Geography also has an impact on an individual’s risk of contracting the virus. The Southern U.S. contains only 37 percent of the country’s population, but accounts for roughly half its new HIV infections. The South is the geographic region with the highest number of new infections, although the prevalence of AIDS diagnoses is higher in the Northeast. Both those regions have seen a decrease in new infections in recent years. The Midwest is the only region of the U.S. in which transmission increased between 2007 and 2010. Throughout the country, HIV is most prevalent in densely populated urban areas.
According to the Southern HIV/AIDS Strategy Initiative (SASI), the HIV-related death rate, as well as the incidence of HIV-related morbidity, is highest in the southern states. These states also have some of the highest poverty levels in the country, and a report from SASI indicates that, "states with the lowest incomes have the greatest HIV case fatality rates." In addition, the majority of African Americans -- the ethnic group most affected by the virus -- live in the South, and are disproportionately likely to be living in poverty.
The cultural conservatism of the South may be another factor in that region’s high HIV incidence. A combination of inadequate sex education and stigmatization of behaviors that can lead to infection, such as homosexual sex and injection drug use, may lead to a lack of awareness of prevention strategies and a greater risk of transmission.
"Many people living with HIV are already in marginalized groups in this country -- men who have sex with men, injecting drug users, sex workers, etc.," said Carolyn McAllaster of SASI. "And these groups are particularly stigmatized in the South, in the Bible Belt."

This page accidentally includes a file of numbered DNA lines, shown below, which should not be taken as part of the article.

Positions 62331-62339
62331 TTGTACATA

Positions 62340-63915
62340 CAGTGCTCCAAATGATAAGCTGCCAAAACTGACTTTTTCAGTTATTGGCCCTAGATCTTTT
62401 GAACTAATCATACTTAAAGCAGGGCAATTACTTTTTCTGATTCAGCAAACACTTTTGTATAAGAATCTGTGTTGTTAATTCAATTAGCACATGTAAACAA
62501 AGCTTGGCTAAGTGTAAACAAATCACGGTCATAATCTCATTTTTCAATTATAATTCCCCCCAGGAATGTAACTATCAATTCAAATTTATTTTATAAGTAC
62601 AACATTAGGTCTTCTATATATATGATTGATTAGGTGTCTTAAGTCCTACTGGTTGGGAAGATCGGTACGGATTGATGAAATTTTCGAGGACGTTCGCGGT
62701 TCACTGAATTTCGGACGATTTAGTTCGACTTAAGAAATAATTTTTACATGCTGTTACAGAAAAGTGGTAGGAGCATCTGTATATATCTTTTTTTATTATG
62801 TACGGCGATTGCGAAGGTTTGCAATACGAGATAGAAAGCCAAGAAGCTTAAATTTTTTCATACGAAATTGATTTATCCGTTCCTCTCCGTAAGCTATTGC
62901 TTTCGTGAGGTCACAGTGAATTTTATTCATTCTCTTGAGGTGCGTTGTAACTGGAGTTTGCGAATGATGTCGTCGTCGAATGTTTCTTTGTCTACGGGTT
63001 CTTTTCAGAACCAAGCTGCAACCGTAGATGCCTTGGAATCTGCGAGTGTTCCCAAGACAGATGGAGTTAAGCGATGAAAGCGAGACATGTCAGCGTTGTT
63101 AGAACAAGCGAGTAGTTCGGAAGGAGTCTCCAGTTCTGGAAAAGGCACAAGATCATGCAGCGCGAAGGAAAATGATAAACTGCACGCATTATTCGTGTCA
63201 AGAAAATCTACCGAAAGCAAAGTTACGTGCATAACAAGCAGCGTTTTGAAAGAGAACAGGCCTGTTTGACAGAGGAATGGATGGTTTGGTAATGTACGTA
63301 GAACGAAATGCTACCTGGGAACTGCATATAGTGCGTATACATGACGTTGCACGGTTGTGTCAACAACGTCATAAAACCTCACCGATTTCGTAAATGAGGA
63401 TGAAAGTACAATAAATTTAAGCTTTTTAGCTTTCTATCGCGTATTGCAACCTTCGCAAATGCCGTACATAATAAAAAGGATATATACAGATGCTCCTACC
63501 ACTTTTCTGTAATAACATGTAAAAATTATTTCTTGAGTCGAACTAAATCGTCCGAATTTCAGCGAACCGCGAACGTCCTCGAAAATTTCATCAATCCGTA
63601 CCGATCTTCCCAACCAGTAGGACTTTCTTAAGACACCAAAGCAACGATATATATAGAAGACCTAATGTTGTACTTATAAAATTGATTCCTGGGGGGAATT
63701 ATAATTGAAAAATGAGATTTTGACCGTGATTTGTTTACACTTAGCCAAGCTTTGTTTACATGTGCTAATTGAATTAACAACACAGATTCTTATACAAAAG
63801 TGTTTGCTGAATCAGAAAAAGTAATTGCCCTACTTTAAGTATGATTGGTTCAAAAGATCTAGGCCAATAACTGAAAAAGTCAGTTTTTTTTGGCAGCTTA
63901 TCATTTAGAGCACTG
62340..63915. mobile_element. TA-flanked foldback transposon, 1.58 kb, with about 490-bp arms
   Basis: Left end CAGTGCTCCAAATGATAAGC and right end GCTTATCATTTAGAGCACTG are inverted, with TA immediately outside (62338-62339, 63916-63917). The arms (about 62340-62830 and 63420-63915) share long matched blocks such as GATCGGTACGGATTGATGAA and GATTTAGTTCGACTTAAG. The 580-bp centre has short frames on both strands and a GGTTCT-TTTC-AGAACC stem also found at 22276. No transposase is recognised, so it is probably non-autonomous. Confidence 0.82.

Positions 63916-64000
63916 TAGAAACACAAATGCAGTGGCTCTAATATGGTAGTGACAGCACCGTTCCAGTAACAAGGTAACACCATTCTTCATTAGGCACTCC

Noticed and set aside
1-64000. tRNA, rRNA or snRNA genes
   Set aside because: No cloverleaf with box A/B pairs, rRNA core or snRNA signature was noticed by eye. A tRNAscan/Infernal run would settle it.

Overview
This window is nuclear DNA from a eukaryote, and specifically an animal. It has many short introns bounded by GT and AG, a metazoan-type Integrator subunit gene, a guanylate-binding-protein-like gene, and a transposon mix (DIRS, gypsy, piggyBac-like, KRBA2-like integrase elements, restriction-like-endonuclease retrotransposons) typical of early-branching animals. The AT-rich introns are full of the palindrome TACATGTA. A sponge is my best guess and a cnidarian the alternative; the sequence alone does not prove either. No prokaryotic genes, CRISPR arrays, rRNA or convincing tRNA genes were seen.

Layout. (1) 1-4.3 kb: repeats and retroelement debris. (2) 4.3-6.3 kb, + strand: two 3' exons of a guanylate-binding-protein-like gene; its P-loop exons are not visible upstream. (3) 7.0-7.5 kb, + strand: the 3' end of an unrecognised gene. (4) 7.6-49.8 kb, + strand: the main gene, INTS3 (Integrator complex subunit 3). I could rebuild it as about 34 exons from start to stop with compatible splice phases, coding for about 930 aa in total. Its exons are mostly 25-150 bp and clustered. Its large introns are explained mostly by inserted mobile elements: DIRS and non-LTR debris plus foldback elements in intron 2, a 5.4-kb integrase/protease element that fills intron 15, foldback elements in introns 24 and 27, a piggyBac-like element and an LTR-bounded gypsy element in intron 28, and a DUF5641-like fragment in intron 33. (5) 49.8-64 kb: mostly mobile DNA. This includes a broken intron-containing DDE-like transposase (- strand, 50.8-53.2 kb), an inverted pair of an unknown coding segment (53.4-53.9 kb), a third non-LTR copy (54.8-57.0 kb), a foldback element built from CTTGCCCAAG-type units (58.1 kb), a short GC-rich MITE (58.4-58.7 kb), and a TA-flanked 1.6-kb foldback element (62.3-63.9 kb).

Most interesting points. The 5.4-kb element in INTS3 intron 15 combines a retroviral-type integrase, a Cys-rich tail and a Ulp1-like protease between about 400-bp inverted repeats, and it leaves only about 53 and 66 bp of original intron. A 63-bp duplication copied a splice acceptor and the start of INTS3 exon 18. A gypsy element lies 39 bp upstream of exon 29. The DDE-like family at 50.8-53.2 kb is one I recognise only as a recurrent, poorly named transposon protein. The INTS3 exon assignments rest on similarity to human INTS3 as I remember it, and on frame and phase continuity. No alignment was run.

"There’s a lesson that sometimes it seems like we must keep re-learning," said James Loduca of the San Francisco AIDS Foundation. "HIV thrives in the margins. Whenever you have a community or a population marginalized and isolated, their HIV risk increases significantly, which is why we need to focus on bringing people in from the margins."
Because of the diversity of the communities involved and the methods of transmission, HIV and AIDS prevention is not a simple task, but comprises varying methods of outreach and education.
"A tension exists for the work of organizations like ours," said Loduca. "Destigmatizing HIV, to ensure people are treated with the dignity they deserve, is of paramount importance. HIV stigma can be a barrier to preventing new infections. At the same time, we need to similarly communicate to young people that HIV is manageable, but it is still a very serious disease that you don’t want to get."
According to Dr. Hill, "Making a community a safe and comfortable space for people who are affected by HIV goes a long way in terms of managing the epidemic. The more supported individuals are, the more likely they are to succeed in health promotion activities."
"Knowledge and information have always been the best weapons against infection," said Loduca. "We need to have honest conversations with yourself and others about behaviors that can increase risk."
"Just like HIV started one person at a time, it’s going to end one person at a time," he added.